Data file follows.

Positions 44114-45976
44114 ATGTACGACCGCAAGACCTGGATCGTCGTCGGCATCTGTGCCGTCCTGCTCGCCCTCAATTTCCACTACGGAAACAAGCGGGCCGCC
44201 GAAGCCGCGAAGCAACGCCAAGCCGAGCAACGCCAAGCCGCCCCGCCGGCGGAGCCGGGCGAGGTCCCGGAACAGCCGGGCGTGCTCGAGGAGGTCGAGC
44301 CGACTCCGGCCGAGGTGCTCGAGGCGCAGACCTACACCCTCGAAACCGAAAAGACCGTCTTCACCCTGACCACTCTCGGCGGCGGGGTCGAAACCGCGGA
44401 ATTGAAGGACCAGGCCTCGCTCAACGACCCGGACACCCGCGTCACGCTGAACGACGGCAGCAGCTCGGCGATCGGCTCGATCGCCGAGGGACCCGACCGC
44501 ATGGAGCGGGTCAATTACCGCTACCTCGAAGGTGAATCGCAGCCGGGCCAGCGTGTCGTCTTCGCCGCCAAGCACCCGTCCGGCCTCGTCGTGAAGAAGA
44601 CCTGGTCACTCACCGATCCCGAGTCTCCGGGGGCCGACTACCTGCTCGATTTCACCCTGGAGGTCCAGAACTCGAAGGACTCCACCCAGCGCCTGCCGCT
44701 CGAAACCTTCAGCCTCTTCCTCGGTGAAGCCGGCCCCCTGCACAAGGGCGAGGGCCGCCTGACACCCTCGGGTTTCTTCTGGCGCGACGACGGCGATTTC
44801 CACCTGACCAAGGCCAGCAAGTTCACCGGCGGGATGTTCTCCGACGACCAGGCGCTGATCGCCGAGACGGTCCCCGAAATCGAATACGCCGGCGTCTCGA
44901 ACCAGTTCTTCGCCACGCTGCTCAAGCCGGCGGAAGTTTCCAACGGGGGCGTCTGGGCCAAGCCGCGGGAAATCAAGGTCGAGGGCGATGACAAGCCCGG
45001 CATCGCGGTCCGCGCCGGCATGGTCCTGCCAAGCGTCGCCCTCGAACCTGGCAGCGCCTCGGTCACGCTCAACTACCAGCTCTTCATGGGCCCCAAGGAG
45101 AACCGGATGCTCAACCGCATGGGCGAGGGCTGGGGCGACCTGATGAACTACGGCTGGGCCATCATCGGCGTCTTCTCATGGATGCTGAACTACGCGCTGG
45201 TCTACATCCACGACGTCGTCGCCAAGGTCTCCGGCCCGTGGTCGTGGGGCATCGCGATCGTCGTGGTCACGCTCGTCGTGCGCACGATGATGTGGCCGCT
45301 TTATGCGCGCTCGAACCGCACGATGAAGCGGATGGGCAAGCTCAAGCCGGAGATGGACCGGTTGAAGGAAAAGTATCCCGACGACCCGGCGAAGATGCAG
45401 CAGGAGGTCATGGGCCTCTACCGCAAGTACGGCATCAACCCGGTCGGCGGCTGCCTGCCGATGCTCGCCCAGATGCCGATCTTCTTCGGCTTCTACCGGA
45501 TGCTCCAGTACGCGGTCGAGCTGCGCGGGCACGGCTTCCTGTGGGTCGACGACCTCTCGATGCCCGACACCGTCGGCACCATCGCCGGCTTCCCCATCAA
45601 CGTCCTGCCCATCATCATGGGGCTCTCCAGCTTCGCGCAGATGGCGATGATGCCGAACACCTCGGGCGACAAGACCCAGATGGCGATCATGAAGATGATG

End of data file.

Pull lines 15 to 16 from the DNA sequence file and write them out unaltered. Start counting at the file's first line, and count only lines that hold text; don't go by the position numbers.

45401 CAGGAGGTCATGGGCCTCTACCGCAAGTACGGCATCAACCCGGTCGGCGGCTGCCTGCCGATGCTCGCCCAGATGCCGATCTTCTTCGGCTTCTACCGGA
45501 TGCTCCAGTACGCGGTCGAGCTGCGCGGGCACGGCTTCCTGTGGGTCGACGACCTCTCGATGCCCGACACCGTCGGCACCATCGCCGGCTTCCCCATCAA